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'Homeless' Rosie Boycott gives us all food for thought

PUBLISHED: 09:52 29 July 2009 | UPDATED: 16:20 07 September 2010

At the weekend I watched former Fleet Street editor Rosie Boycott taking to the slums and the homeless shelters for a riveting BBC documentary on life on the streets. This was the Real McCoy, as they say, with Rosie and other celebs begging, sleeping and

At the weekend I watched former Fleet Street editor Rosie Boycott taking to the slums and the homeless shelters for a riveting BBC documentary on life on the streets.

This was the Real McCoy, as they say, with Rosie and other celebs begging, sleeping and eating with the drug and drink-addled homeless in real life situations - then being harangued by Big Issue founder John Bird for following their natural human instincts and trying to lend a helping hand to these desperate people. ''You're not in this to be social workers, you're in it to experience how they live,'' bellowed John, or words to that effect.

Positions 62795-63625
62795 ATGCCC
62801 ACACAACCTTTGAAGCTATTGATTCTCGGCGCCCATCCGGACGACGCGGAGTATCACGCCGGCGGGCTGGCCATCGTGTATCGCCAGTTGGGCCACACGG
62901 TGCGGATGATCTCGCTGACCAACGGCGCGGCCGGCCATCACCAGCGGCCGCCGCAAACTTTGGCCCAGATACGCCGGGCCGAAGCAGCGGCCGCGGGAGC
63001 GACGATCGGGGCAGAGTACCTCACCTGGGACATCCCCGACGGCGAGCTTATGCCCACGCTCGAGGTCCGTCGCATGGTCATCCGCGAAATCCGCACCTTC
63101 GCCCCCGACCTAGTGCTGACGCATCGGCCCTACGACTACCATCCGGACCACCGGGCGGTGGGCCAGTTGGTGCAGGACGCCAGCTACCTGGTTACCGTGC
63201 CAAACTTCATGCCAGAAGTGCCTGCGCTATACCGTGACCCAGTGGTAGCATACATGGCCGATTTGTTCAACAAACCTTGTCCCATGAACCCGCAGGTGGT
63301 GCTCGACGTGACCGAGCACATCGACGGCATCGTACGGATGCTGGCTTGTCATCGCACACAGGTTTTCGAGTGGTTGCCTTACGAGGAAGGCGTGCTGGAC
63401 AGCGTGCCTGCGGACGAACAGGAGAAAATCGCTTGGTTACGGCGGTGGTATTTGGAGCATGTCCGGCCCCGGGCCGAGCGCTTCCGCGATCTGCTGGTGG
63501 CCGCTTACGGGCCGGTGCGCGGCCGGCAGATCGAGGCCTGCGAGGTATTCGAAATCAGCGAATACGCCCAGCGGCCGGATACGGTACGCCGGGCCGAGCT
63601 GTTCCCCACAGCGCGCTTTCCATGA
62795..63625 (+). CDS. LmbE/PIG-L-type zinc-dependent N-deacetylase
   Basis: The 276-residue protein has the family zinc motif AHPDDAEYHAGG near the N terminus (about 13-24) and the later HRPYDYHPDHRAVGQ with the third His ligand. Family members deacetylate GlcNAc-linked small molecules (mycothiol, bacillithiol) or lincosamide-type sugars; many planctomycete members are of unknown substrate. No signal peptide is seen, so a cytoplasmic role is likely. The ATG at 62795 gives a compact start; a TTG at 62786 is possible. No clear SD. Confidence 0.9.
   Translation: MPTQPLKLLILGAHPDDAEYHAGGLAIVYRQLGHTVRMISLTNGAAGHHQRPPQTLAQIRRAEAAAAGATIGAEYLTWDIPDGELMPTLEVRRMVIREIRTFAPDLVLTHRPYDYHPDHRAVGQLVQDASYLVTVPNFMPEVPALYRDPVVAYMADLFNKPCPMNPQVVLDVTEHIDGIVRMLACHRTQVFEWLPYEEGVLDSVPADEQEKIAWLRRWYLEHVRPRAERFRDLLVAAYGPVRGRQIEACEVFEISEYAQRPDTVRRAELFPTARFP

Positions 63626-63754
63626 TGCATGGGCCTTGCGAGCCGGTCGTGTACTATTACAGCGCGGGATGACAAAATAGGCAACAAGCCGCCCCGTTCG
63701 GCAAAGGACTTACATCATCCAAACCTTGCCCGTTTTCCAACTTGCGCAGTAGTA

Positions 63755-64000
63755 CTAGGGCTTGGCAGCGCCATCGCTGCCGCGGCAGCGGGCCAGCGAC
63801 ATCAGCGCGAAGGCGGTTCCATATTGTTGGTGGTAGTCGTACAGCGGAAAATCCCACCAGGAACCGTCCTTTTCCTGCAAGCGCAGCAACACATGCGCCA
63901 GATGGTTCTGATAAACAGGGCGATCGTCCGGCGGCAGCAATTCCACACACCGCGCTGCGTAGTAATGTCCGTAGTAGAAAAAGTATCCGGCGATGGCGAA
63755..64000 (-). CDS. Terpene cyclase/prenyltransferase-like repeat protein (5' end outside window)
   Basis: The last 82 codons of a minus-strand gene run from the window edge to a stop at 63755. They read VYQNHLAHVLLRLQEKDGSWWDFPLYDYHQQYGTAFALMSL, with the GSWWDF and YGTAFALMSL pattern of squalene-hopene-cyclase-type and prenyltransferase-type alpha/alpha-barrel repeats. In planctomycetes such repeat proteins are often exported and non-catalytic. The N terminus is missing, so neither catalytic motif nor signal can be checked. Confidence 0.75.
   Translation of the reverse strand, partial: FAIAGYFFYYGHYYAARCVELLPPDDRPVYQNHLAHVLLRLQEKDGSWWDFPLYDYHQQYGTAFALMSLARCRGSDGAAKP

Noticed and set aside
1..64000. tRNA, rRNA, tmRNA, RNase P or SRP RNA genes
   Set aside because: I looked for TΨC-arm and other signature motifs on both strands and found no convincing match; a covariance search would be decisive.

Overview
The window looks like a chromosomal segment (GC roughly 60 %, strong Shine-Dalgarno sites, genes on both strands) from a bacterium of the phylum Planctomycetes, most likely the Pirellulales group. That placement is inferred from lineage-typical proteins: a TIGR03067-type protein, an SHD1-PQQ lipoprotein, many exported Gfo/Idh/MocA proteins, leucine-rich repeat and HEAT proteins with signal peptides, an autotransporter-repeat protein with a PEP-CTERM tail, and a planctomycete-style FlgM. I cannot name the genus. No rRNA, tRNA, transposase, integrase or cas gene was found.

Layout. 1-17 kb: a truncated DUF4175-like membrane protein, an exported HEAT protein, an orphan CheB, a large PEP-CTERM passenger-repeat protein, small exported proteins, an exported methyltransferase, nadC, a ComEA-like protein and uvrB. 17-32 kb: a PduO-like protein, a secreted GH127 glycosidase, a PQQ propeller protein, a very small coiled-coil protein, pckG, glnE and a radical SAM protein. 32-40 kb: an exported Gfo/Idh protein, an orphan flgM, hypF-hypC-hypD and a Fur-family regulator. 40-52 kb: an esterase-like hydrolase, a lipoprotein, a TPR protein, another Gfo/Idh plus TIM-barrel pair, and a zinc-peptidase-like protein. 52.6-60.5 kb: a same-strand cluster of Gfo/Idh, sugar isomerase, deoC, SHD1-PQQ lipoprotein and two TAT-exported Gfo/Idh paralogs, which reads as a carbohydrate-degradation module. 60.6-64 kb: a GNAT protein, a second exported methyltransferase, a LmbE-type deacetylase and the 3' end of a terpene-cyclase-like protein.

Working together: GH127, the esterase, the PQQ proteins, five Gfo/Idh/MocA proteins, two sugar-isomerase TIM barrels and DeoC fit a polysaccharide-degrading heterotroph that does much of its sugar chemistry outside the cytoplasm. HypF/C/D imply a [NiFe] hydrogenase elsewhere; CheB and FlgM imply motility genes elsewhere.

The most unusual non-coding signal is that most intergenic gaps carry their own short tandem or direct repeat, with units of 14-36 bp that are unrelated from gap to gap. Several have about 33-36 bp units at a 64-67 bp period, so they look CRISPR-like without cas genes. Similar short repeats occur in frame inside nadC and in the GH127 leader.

It looked genuinely harrowing - especially for the poor homeless chap who had to get along with actor Bruce Jones. He's the one who played Les Battersby in Coronation Street and he's scarier in real life than he was in the soap.

It was reassuring, then, to find Rosie fully recovered from her ordeal in the more salubrious surroundings of City Hall on Tuesday night.

She was talking to me at length about her role as Mayor Boris Johnson's food guru -and her pet project is encouraging the growing of food in the most unlikely places, like disused skips and abandoned building sites.

What a great idea. It has to be encouraged, and I wonder if there is a street in Ham&High land that would take up the mantle of growing food where it's never been grown before.

Not for the first time, we could show the rest of the capital how it's done. There's food for thought...

Geoff Martin

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